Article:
Take A Look At How Your Keywords Are Doing

Use your keyword in your ad copy whenever it’s appropriate. Don’t stuff keywords in your ads because it really looks unnatural and not only that, it will confuse the message. 

? Google will bold your keywords in your ad and make them pop out ?

Keywords reinforce the relevance of your ad. People searching for the keywords you use will see the value you have to offer.

When optimizing your keywords, focus on your budget for the best keywords ? You want the best ones to get the results you want which is conversions! 

Find high-quality keywords and invest in them. If your ads aren’t doing too good because of certain keywords you chose, then pause those low-quality keywords or demote that ad.

Check How Your Ads Are Performing

You pay good money for your ads, so always check your AdWords performance ?

Check to make sure the messaging is what you want your customers to see. Be sure your ads direct people to the exact page you want them on when they click through to your website.

Your goal is to create the best ads possible that will result in conversions. Create an ad and duplicate it and change the headline. Then wait and see which one performs the best. Test a variety of messages too. Those ads are competing with other companies. So you want to keep optimizing those ads so that yours come out on top. 

Sometimes you may think your favourite ad will perform the best, but you find out a slight variation of that ad did much better. Pause the ones that don’t do as well, and keep working with the best performers improving them and varying the components.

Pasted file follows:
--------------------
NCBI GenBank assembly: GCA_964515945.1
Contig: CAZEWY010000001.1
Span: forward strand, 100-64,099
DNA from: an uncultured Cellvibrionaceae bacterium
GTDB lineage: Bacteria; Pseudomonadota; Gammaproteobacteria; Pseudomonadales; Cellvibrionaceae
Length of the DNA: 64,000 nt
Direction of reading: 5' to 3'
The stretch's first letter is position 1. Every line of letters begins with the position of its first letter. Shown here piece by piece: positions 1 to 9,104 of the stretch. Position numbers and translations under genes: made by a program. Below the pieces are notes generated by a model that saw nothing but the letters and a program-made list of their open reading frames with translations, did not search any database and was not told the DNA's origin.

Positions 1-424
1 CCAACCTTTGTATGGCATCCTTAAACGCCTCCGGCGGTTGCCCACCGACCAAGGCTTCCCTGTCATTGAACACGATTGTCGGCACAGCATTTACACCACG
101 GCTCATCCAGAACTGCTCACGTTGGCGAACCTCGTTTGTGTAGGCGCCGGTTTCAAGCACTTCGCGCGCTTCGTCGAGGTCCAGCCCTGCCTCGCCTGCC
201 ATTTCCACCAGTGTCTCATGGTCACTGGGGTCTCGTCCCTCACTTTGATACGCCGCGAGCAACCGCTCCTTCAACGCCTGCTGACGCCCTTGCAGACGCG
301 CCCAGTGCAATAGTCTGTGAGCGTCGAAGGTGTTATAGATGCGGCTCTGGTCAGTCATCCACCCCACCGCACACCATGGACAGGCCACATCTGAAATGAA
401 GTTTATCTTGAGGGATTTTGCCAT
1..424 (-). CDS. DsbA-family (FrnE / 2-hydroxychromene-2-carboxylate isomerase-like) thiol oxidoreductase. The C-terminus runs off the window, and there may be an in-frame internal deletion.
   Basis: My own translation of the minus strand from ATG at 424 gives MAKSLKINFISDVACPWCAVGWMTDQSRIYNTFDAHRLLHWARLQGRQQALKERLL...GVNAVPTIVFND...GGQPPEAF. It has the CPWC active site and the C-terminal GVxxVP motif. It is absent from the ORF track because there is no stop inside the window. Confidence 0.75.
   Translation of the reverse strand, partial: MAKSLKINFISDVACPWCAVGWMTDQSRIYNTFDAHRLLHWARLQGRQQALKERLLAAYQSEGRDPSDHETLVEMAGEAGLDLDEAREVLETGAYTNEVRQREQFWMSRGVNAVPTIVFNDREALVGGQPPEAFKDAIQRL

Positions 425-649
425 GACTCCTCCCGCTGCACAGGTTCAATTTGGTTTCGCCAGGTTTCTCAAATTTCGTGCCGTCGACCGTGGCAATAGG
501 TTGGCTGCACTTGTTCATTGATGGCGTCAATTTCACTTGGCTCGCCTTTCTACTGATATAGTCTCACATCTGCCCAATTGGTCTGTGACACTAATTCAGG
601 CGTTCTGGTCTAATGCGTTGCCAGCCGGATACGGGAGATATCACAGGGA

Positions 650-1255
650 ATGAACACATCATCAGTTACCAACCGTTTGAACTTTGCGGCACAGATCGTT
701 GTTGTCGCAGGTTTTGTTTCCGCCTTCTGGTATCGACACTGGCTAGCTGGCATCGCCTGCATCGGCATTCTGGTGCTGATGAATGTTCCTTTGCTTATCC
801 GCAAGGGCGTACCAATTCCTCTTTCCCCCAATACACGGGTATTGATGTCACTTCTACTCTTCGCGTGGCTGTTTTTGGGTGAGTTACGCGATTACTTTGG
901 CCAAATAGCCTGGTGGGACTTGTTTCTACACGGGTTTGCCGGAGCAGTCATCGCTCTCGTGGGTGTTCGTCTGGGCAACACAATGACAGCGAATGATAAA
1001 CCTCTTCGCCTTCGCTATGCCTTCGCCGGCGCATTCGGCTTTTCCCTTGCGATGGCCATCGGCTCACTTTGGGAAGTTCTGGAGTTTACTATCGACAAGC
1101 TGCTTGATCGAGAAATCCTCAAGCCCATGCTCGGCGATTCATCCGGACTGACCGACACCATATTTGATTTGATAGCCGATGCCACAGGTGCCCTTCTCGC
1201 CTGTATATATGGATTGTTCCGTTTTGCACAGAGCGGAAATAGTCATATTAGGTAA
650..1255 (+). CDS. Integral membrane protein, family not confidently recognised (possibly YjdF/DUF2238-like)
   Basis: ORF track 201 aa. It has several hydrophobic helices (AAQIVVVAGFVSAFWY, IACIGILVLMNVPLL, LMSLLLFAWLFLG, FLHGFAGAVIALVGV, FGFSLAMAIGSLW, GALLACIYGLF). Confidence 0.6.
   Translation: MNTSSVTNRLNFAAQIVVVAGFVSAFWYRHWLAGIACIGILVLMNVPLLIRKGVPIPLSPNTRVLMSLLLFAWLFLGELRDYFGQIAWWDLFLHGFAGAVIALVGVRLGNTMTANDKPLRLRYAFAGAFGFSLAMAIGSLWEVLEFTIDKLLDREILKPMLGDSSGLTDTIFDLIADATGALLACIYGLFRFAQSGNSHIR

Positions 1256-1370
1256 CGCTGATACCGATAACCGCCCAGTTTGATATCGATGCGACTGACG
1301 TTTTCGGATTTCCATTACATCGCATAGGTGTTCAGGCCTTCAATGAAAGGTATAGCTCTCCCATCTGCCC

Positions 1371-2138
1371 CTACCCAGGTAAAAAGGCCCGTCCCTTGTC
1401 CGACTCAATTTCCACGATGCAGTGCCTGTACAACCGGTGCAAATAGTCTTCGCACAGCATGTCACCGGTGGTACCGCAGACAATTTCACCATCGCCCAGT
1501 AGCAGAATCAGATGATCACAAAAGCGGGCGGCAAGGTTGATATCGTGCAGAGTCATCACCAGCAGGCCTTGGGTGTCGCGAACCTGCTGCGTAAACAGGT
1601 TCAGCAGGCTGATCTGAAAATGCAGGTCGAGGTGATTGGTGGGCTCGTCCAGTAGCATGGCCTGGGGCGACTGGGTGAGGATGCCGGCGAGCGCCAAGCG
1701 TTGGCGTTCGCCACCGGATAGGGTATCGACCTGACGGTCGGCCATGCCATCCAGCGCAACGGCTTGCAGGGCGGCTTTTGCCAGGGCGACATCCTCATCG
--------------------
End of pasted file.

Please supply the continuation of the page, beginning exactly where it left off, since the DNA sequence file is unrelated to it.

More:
Analyze Your Campaign Performance

Your campaigns, and the ad groups within them, contain keywords that will target the people ? who search for your offer.

So you want to optimize the goal of allocating money to the best performing campaigns. These are the ones that will most likely have conversions.

To do this, rank your best performing campaign by its cost per conversion. And you already know that the lower that cost is the better. Make sure your daily budget is greater than its average daily cost. 

Then check the next campaign the same way and continue this process until your whole budget is completely distributed. 

Your goal is to have your campaigns bring in more money than they’re costing you. That’s called a positive ROI. When this is the case, then you should most definitely put more money towards your budget. 

Make Sure You Keep Track Of How Your Ads Are Doing Over Time!

In order to see how your ads are doing over time ⏰ you should review line graphs. This will show you how and when a metric has changed. 

Look for peaks ? and valleys and trends. You want to use that data to measure the impact of the changes you’ve made. You’ll see what happened when you changed a certain headline or some content in your ad. 

Also, keep an eye on how the seasons affect your ads. 

All it takes is a little time and effort to analyze your Google AdWords performance. Get comfortable navigating your performance tables. As you practice you’ll soon be able to read them with ease and make changes accordingly. Have fun exploring the different metric columns. Read the tooltips. You’ll soon be familiar with everything. Data shouldn’t be intimidating! It’s the only way you’ll learn to get better results for your ads. Dig in and know your data!